Exercise is Preventative Medicine
Exercise, when paired with healthy nutrition and rest, is the keystone to prevention. When we move our bodies consistently on a regular basis, we do most of what we require medicine to do for us otherwise.
Consider the top 5 health concerns today: heart disease, cancer, stroke, diabetes, and respiratory diseases. Another growing concern is Alzheimer’s disease and mental degeneration. Exercise is involved in prevention for every one of these maladies. From regulating a healthy body weight to detoxifying your cells, the long-term preventative effects of exercise should be enough to put it at the top of everyone’s wellness list.
Let’s take a closer look at some benefits of exercising regularly.
• Oxygenates your blood
• Fuels & cleanses your lungs
• Detoxifies you from the inside out
• Supports optimal liver and kidney function
• Reduces cholesterol
• Promotes a healthy heart and lower blood pressure
• Boosts brain power & maintains mental alertness
• Creates more space for all of your abdominal organs to function
• Supports healthy bone density
• Promotes fertility
• Benefits skin tone
• Improves posture
• Improves digestion
• Creates better balance
• Prevents bone fractures
• Induces better sleep
• Gives you an opportunity to grow, change, and show up for yourself
• Promotes positive mood
• Enhances libido
• Supports confidence and self-esteem
• It’s FUN!
This list could go on and on. Essentially, human beings developed to be physically active as a means of survival. As our lifestyle becomes more sedentary across the globe, our ability to survive is now rapidly declining, despite the many conveniences of modern living.
When it comes to what kind of exercise, there are a few important factors to keep in mind
1 – A combination of aerobic and an-aerobic movements are best in terms of disease prevention and reducing repetitive stress injuries. This means something like yoga once a week and spinning on another day. It’s important to stretch your body as well as to pump your heart and lungs. So consider integrating a few different workouts into your weeks. You can use apps for abs, join a gym with several fitness classes, or find a few hobbies to keep in rotation.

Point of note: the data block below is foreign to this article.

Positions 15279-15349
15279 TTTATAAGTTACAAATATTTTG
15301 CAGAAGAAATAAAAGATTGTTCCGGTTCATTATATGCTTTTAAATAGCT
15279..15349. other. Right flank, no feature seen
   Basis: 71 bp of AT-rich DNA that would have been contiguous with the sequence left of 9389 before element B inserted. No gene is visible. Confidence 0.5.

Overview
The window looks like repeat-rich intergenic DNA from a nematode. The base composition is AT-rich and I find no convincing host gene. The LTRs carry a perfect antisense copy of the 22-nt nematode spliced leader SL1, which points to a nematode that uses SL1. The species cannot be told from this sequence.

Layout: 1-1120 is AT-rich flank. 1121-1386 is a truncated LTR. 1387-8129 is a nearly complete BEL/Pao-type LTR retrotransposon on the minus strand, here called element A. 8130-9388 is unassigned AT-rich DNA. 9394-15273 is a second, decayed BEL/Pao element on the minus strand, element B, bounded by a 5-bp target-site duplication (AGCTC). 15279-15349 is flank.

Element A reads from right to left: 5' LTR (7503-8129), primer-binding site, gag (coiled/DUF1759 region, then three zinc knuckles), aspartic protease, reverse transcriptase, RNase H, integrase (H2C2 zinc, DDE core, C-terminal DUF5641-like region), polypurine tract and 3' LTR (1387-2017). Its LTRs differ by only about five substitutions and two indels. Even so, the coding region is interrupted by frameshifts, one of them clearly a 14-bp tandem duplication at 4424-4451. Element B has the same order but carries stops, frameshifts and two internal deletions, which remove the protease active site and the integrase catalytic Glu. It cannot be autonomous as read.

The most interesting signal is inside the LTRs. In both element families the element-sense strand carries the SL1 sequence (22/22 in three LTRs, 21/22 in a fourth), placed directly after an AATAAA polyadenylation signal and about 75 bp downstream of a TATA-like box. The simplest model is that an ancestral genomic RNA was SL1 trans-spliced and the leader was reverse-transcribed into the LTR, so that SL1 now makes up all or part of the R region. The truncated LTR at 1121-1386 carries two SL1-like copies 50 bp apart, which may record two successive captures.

2 – When injury and illness occur, it’s important to honor your body. This doesn’t necessarily mean quitting your routine altogether. Some deep breathing or seated chi gong may deepen your connection to your body and add a boost to your normal workouts when you’re ready to get back to them. Be creative and carve out time for yourself. A week off will not be the determinate factor in your health, but allowing yourself to “fall off the wagon” will.
3 – Proper nutrition fuels a healthy body. Working out alone will not create optimal health and prevent disease, though it is a key factor in doing so.
4 – Whatever kinds of exercise you do, remember that your body is a key element in your life story. Sports, activities and hobbies – whether with friends, on teams, in classes or solo – provide the backdrop for some of our great moments in life. Besides having fun and feeling good, we gain confidence, willingness, and inspiration from showing up again and again. Some of our greatest “aha” moments happen when we’re challenging ourselves just beyond our limits. Remember, all of life is constantly changing. If we choose to change with it, we stay healthy and alive. If we try to stop the motion, we invite illness and disease in.
I’m a 20 plus newlywed, nutrition student and aspiring writer, with a love for chocolate, oatmeal and exercise. I enjoy exercising and learning about nutrition and health, and I am currently training for my first half marathon.